Thread: Palindromes - Determining the _Bool function

  1. #1
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    Palindromes - Determining the _Bool function

    Hey guys!

    I am working on a palindrome assignment and I have pretty much everything figured out up until the end. Here is my code so far:

    Code:
    #include <stdio.h>#define TRUE 1
    #define FALSE 0
    
    
    void make_copy_of_string(char str[], char str_copy[]);
    void keep_chars(char string[]);
    void convert_uper_to_lower_case(char string[]);
    _Bool palindromness(char string[]);
    
    
    int main(void)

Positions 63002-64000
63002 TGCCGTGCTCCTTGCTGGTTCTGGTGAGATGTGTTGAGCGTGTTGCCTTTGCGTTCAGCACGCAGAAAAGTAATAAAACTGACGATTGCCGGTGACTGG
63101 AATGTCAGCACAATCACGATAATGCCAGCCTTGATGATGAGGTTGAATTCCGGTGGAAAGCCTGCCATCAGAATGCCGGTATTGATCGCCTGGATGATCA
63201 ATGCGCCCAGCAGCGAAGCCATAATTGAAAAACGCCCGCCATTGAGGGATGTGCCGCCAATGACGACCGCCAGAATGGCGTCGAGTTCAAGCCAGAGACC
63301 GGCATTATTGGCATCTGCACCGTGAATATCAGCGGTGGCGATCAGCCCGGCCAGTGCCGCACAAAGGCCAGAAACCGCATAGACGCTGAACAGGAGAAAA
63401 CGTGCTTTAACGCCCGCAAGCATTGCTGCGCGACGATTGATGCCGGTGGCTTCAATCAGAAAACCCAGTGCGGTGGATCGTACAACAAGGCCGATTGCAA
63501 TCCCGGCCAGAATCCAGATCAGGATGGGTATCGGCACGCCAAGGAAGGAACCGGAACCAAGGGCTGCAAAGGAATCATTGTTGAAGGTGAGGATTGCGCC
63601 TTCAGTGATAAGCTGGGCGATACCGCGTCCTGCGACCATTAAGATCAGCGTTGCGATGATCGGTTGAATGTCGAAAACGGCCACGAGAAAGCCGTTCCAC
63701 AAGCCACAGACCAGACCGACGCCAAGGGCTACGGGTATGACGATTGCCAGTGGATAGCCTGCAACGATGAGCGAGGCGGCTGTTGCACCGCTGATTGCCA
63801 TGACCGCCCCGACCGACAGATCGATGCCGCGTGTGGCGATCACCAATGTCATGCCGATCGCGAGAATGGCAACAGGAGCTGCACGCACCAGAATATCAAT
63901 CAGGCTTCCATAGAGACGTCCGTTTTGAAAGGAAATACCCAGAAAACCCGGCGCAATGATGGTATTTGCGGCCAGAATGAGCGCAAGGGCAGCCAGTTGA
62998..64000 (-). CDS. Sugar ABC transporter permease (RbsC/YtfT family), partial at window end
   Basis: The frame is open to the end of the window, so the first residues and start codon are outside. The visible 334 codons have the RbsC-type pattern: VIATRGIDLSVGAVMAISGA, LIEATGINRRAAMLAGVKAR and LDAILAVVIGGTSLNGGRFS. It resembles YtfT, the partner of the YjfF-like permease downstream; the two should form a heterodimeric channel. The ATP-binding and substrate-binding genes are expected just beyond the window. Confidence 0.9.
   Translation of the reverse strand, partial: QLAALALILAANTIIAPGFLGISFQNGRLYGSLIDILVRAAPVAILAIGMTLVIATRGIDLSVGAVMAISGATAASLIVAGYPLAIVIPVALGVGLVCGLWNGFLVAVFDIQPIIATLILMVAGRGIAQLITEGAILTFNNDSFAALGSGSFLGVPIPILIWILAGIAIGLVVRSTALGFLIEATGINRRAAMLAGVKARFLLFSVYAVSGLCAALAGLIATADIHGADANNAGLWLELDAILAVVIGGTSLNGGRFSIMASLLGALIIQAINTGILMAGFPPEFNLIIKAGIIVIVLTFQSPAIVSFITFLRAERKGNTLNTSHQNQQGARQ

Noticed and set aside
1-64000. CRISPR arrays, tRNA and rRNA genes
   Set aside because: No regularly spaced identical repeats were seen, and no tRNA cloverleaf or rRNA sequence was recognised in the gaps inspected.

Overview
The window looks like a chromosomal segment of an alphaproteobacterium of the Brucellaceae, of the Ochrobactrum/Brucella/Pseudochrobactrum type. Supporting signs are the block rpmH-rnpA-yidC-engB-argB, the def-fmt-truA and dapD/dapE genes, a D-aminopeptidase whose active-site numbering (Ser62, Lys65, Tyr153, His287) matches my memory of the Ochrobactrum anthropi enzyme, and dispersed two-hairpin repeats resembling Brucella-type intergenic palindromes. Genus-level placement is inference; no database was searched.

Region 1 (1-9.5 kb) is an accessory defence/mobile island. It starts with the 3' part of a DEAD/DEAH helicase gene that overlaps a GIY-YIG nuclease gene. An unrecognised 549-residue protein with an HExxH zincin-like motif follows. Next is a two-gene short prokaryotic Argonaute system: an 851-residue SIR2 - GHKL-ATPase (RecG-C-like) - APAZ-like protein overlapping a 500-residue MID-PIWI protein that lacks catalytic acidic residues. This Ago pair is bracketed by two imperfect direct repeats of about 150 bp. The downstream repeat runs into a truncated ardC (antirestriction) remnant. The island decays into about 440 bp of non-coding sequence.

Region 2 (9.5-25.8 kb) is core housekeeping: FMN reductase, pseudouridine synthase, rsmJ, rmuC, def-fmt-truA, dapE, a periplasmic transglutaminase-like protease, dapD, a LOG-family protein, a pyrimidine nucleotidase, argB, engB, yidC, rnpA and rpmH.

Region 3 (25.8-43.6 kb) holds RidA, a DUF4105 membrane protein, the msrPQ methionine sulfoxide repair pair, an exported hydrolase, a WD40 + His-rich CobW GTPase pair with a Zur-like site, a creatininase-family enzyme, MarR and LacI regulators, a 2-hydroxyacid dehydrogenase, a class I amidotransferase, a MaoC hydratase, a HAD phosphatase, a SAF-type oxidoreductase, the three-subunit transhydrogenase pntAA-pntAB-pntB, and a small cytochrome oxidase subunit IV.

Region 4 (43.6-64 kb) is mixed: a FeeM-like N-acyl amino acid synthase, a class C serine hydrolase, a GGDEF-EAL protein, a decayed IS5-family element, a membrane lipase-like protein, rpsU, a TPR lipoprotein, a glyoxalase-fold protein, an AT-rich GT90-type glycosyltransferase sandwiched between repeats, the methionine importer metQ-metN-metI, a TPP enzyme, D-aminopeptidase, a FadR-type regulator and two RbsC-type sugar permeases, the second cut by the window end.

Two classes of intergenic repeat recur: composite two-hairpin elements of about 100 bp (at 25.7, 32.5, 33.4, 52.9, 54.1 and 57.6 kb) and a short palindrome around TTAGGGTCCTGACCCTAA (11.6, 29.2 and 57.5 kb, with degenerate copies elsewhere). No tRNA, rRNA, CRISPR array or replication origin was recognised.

{
    
    
        char phrase[101]; //create array to hold input
        char phrase_copy[101]; //array that holds copy of input which will be modified
    
    
        printf("Enter a phrase: ");
        fgets(phrase, 101, stdin); //stores input into 'phrase' with a max 100 chars
        printf("%s\n", phrase); //tests if fgets is working
    
    
        make_copy_of_string(phrase, phrase_copy); //makes a copy of phrase
        printf("%s\n\n", phrase_copy);
    
    
        keep_chars(phrase_copy);
        printf("%s\n", phrase_copy);
    
    
        convert_uper_to_lower_case(phrase_copy);
        printf("%s\n", phrase_copy);
    
    
    
    
        return 0;
    }
    
    
    void make_copy_of_string(char str[], char str_copy[])
    {
        int i = 0; //to keep track of which char is being copied
    
    
        while(str[i] != '\n' && str[i] != '\0')
        {
            str_copy[i] = str[i];